Despite stricter police monitoring, Jamestown attracts disproportionate number of sex offenders
JAMESTOWN, N.D. — A disproportionate number of registered sex offenders live in Jamestown compared to other cities in the state, according to Scott Edinger, Jamestown chief of police.
“We’re by far the highest,” he said.
Jamestown is home to 86 registered sex offenders, Edinger said. That does not include offenders in the James River Correctional Center, Stutsman County Correctional Center or the North Dakota State Hospital Sexual Offender Treatment Program.
Records show Jamestown makes up 2% of North Dakota’s population but is home to 5.7% of the registered sex offenders not in prison, jail or committed to a treatment program in the State Hospital.
“You could see more (registered sex offenders) in Jamestown because more landlords are willing to rent to registered offenders,” said Eric Hassebrock, sex offender specialist and probation officer for the North Dakota Department of Corrections of Rehabilitation in Jamestown.
Monitoring the population
The Jamestown Police Department has a more strenuous protocol for tracking registered sex offenders than required under state law, according to Lt. John Gletne, the officer assigned to manage the sex offender monitoring system.
“We have a system we think is working,” he said. “We have officers assigned to make contact (with each registered sex offender) every month.”
North Dakota law requires registered sex offenders make contact with the law enforcement agency where they live just once each year if they are not on probation. They are also required to make contact if they move to a new apartment or home, change jobs, change phone numbers or even change an email address.
Sex offenders who are on court-ordered parole or probation also deal with parole officers of the North Dakota Department of Corrections and Rehabilitation, Hassebrock said.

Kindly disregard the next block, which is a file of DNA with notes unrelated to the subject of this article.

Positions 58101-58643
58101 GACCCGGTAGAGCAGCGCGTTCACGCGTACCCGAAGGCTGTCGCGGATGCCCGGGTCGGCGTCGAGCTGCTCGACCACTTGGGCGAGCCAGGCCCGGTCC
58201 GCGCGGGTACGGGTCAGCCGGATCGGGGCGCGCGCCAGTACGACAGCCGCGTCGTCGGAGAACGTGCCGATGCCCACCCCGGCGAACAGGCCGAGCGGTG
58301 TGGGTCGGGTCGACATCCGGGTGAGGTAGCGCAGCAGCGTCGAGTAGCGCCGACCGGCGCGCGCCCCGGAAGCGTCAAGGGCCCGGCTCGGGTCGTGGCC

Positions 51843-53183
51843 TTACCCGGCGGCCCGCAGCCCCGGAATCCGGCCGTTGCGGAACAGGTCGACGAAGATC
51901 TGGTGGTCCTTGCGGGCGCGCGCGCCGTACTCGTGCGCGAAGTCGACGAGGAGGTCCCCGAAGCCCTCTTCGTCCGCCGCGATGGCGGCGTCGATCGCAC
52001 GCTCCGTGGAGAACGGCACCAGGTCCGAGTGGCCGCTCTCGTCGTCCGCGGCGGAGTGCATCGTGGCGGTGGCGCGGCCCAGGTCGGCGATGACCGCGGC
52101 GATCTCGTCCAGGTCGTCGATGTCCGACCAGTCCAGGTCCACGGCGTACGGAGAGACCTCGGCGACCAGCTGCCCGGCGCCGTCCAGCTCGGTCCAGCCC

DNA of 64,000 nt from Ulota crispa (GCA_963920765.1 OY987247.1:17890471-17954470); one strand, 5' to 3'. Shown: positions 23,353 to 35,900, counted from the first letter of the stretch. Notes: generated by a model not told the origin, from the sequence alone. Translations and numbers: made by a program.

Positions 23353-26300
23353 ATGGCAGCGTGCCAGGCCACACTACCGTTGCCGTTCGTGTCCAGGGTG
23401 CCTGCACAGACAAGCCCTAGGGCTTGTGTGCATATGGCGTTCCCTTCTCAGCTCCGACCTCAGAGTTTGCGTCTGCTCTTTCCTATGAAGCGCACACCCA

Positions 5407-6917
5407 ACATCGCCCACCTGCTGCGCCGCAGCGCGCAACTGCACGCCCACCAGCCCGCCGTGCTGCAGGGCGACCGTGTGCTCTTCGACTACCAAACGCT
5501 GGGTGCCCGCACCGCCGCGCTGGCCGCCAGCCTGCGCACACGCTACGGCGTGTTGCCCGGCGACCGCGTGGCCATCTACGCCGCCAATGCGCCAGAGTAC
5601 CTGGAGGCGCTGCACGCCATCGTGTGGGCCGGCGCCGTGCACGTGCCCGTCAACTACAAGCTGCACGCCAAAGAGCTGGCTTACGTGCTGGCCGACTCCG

“Initially, it defaults to the maximum level which is an absolute minimum of one (visit) time per month,” he said. “We also are in contact with their therapists, employers and others they are in contact with.”
If the probation officer determines there might be a problem, daily reporting by the sex offender can be required. In addition, sex offenders are on GPS monitoring for at least the first year of probation, Hassebrock said. That can be extended if the probation officer determines there is a potential for problems.
Hassebrock said the bulk of the problems he encounters with sex offenders on parole or probation are technical in nature and include things like not checking in or registering or notifying his office if they move or take a new job.
“Very few revocations are sex related,” he said, referring to the number of sex offenders who have had their probation revoked. “It is not uncommon to see revocations on other issues.”
Who they are
Of the 86 registered sex offenders in Jamestown, 35 are high risk and are required to register for life as sex offenders, Gletne said. Of the rest, 22 are moderate offenders required to register for 25 years and 22 are low risk offenders who are registered for 15 years. There are seven sex offenders residing in Jamestown who have not been assigned a risk level yet by the North Dakota attorney general’s office.
Gletne said some, but not all, of the registered sex offenders living in Jamestown have been released from the State Hospital Sexual Offender Treatment Program. Others have been listed as a sex offender as a component of their court sentence.
A review of the attorney general’s listing for registered sex offenders residing in Jamestown shows about 70% committed the most recent crime listed in their history outside Stutsman County.
“That doesn’t surprise me because of our location,” Edinger said. “We have the prison, the State Hospital Sex Offender unit, the Human Service Center. A lot of them end up here. The Department of Corrections even has a parole officer that specializes in sex offenders here.”
According to the North Dakota attorney general’s website, the Department of Corrections has nine probation officers that specialize in working with sex offenders around the state.
Gletne said the registered sex offenders work in a variety of jobs including construction, agriculture and fast food in Jamestown. They have more problems finding housing than jobs, he said.
Gletne said the number of registered sex offenders residing in Jamestown “grows by a few each year.”
Edinger said the process the Police Department uses to monitor sex offenders is working in Jamestown.
“I don’t think we’d change anything,” he said. “It takes a lot of time, but we’ve had very few incidents.”